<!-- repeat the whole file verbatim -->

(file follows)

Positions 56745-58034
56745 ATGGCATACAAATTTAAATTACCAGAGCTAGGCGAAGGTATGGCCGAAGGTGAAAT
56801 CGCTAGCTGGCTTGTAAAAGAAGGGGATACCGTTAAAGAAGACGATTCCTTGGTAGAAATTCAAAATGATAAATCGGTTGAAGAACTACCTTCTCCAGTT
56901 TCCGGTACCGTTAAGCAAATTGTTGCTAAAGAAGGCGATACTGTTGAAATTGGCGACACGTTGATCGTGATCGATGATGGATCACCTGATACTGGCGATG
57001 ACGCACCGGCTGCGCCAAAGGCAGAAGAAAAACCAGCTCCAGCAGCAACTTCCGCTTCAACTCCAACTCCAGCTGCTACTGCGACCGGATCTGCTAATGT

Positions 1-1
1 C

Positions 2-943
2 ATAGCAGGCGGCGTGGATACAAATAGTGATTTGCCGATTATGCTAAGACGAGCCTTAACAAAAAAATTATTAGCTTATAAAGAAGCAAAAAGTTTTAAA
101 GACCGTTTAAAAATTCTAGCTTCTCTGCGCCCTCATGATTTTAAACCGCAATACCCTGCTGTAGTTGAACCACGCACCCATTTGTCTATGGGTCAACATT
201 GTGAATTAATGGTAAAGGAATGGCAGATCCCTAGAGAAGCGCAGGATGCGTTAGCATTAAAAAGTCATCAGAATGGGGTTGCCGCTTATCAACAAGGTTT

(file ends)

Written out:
Positions 56745-58034
56745 ATGGCATACAAATTTAAATTACCAGAGCTAGGCGAAGGTATGGCCGAAGGTGAAAT
56801 CGCTAGCTGGCTTGTAAAAGAAGGGGATACCGTTAAAGAAGACGATTCCTTGGTAGAAATTCAAAATGATAAATCGGTTGAAGAACTACCTTCTCCAGTT
56901 TCCGGTACCGTTAAGCAAATTGTTGCTAAAGAAGGCGATACTGTTGAAATTGGCGACACGTTGATCGTGATCGATGATGGATCACCTGATACTGGCGATG
57001 ACGCACCGGCTGCGCCAAAGGCAGAAGAAAAACCAGCTCCAGCAGCAACTTCCGCTTCAACTCCAACTCCAGCTGCTACTGCGACCGGATCTGCTAATGT

Positions 1-1
1 C

Positions 2-943
2 ATAGCAGGCGGCGTGGATACAAATAGTGATTTGCCGATTATGCTAAGACGAGCCTTAACAAAAAAATTATTAGCTTATAAAGAAGCAAAAAGTTTTAAA
101 GACCGTTTAAAAATTCTAGCTTCTCTGCGCCCTCATGATTTTAAACCGCAATACCCTGCTGTAGTTGAACCACGCACCCATTTGTCTATGGGTCAACATT
201 GTGAATTAATGGTAAAGGAATGGCAGATCCCTAGAGAAGCGCAGGATGCGTTAGCATTAAAAAGTCATCAGAATGGGGTTGCCGCTTATCAACAAGGTTT